Boondocking / Dry Camping, Rv Solar, RV Tips, Tricks & Lessons, RV Upgrades & Mods

RV Appliance Power Consumption

Whether you’re hooking up to the pedestal or looking to start your RV solar build and are curious to know what some of your RV appliances consumption is in power (amps and watts), we put together this great downloadable list for you! However, the list will only help if you know what it is telling you. Read below for a better understanding of what it all means.

Wait! My Appliances use what?

Knowing what’s running can prevent a breaker from tripping!

What are Watts?

Keeping it simple – a watt is a unit of measure for electric power consumption that remains constant regardless of voltage or amperage. Manufacturers will use it to rate their appliance power usage this way. Such as, toaster oven or hot plate may be rated to consume around 1200 watts each. Knowing watts is just part of the equation when figuring out your power usage, however, because power grid voltage varies around the country. Aging RV parks that have not been updated to handle the loads of todays modern RVs can cause problems. Because of these problems, your vacation becomes less enjoyable, but also could become more costly.

How does this apply to RV power?

Let’s suppose, we are plugged into a 30 amp RV plug. A typical 30 amp RV circuit will be able to supply a rate of around 3600 watts of power at any given moment. A typical RV water heater will use around 1200 watts. While the average large AC unit will use around 1500 watts. An absorption refrigerator, when powered on AC, will use around 600 watts. Those three appliances on all at the same time are 3300 watts, but how much power do you have left? That depends because the breaker ratings are in amps, so there is another calculation to think about.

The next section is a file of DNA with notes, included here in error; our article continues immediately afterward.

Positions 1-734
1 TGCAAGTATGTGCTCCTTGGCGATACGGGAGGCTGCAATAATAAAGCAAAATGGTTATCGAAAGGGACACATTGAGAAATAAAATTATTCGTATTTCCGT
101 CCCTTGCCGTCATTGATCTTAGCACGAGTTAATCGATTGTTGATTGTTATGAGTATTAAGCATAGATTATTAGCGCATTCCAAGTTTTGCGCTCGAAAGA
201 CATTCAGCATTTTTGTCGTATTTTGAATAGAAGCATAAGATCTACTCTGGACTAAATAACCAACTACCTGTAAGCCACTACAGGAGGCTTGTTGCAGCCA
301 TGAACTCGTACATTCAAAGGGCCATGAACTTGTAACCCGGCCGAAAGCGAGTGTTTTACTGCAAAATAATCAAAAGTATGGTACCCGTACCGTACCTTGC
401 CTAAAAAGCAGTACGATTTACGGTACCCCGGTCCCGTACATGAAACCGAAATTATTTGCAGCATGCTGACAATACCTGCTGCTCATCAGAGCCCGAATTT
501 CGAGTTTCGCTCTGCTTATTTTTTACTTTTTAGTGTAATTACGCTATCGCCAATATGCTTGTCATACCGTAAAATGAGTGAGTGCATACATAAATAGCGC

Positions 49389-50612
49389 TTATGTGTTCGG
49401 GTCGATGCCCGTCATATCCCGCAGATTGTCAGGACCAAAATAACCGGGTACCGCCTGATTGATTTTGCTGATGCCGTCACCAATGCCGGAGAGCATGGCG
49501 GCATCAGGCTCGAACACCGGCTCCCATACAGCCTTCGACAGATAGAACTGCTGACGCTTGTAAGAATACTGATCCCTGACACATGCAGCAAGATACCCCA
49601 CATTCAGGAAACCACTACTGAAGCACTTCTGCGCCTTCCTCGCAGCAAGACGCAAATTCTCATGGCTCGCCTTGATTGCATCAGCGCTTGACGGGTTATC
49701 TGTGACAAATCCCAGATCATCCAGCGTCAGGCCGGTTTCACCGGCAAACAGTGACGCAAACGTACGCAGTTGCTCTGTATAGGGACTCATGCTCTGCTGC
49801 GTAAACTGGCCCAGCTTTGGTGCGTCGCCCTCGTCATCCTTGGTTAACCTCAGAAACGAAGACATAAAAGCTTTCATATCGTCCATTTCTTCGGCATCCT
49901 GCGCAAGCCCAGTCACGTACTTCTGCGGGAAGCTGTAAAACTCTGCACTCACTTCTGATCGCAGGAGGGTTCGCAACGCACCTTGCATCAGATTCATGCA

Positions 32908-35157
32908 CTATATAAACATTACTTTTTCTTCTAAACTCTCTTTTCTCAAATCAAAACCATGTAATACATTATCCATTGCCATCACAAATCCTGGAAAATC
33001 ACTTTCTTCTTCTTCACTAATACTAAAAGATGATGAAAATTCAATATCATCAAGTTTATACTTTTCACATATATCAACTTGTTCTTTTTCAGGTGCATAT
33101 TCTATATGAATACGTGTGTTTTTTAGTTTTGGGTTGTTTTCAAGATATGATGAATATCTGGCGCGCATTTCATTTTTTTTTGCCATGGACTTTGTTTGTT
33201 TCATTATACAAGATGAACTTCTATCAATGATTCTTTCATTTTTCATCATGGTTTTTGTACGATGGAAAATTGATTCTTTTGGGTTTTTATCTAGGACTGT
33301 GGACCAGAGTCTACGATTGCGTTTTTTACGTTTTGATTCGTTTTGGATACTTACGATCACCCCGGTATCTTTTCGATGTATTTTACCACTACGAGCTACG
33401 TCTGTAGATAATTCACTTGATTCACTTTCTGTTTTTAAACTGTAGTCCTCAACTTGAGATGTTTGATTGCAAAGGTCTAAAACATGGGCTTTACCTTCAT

What are Amps?

An amp is a measurement of electrical current. It is a measurement of how much energy an appliance is using at a given moment. This number is important when it comes to safety because wire to carry power is given a rating to carry only so much current due to its size and heat dissipation. Finding the current rate can be by using an amp meter or through a basic math calculation. To find amps, you must divide the watts by the voltage.

What can you run if you’re RV is plugged into a 30amp or 50amp outlet? Make sure you download our handy chart below!

Still looking for some assistance?

If you would like a consultation to discuss your specific needs, send me a message at Justin@OptingOutofNormal.com. We can get a meeting scheduled. I do have a list of recommended vendors that do pay an affiliate fee. I could get credit based on people following links in my blogs or working with those vendors to quote packages for consultation projects. If you would like to source your own parts and equipment, consulting fees may apply depending on complexity and involvement. 

If you’re thinking of installing solar on your RV, and you’d like to consider ordering through our recommended site, please click our link here at Continuous Resources to order your complete system! We’re here to help answer any questions you might have!

Want to join Justin’s Facebook group about RV Solar? Check it out here!

Check out our other solar blogs below!

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